.303-.22 Experimentals


#1

I am cataloging a cartridge that I picked up some time ago.
It is labelled as being part of the "Meredith FPS Trials"
It has a pointed FMJ projectile that isnt magnetic and appears to be
some type of grey alloy. h/s is 1942 DI Z
Can anyone shed any light on these trials or this cartridge?
Cheers


#2

Is the round the same as the .303/22 Vickers Experimental ? one of the bullets trialled was aluminium. The aluminium bullet weighed 10 grains. Most headstamps were 1925 -27.

Info taken taken from Vol 3 of the History/Development of SAA by George Hoyem.


#3

Is it like this?

This was part of the high velocity experiments carried out at the University of Montreal during the war. The bullet was cadmium plated.

It is quite different in form to the .303/.22 rounds for the Vickers that were made in 1927 and which is shown on the right.

Paul Smith is the man to tell you all about it.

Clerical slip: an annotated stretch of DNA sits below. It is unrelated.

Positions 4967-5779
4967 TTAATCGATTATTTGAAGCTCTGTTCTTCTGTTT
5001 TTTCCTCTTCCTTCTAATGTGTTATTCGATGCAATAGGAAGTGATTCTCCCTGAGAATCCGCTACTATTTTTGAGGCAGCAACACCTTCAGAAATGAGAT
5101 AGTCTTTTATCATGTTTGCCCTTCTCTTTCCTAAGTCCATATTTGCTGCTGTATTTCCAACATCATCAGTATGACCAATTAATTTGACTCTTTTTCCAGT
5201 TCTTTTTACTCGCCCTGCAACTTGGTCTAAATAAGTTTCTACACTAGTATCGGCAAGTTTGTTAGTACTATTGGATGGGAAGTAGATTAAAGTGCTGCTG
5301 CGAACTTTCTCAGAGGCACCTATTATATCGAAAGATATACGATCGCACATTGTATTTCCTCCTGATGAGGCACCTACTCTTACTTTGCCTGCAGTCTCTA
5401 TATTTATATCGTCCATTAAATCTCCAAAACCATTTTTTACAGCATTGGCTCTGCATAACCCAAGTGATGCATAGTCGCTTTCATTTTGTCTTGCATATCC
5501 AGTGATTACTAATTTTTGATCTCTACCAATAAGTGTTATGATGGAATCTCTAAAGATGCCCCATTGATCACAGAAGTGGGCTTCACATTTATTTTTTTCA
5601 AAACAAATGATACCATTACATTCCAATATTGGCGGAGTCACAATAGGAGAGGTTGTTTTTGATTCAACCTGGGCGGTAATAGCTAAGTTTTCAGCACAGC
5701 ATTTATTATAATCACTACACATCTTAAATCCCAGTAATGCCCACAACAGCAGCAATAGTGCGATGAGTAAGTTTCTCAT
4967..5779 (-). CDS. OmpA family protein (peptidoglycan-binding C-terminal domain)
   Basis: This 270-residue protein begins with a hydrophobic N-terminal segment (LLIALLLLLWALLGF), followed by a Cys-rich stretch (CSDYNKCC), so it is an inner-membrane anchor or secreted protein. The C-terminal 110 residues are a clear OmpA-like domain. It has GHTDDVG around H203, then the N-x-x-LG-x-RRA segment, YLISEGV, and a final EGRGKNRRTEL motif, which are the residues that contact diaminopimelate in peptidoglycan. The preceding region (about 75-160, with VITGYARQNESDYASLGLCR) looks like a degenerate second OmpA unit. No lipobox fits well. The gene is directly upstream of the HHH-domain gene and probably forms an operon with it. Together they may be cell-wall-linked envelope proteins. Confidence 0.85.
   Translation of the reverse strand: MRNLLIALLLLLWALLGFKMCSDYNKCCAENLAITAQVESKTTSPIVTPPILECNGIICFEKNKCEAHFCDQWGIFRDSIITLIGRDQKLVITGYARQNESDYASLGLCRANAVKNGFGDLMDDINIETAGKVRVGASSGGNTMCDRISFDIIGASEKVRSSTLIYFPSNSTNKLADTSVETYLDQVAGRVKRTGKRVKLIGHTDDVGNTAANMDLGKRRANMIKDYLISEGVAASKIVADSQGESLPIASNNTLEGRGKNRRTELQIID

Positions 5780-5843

Regards
TonyE


#4

IIRC there was an Ontario gunsmith CC? Meredith active in the 1930-1950s era who worked on wildcat ctgs.


#5

The only notes I have on this round is that it was developed by C.D. Merridth who was working at the University of Toronto on the S.A.I.D. project (sorry, don’t know what this program is) during WWII. The object was to develop high velcity AP loadings. There were a huge number of loadings using a variety of cases, elongated and necked down. The round that TonyE posted a picture of is the most common in the series (I also have a softpoint projectile with the same profile and has a GM jacket). All of these rounds came out of the CIL collection via the late Jim Houlden. Most of the rounds now reside safely in Arizona.

This round is often overlooked and is cetainly under appreciated!

Paul


#6

Thanks very much for all your help guys, my cartridge is the one shown in the left photo.
Right down to the darkening round the neck. Another cartridge successfully identified and cataloged
:)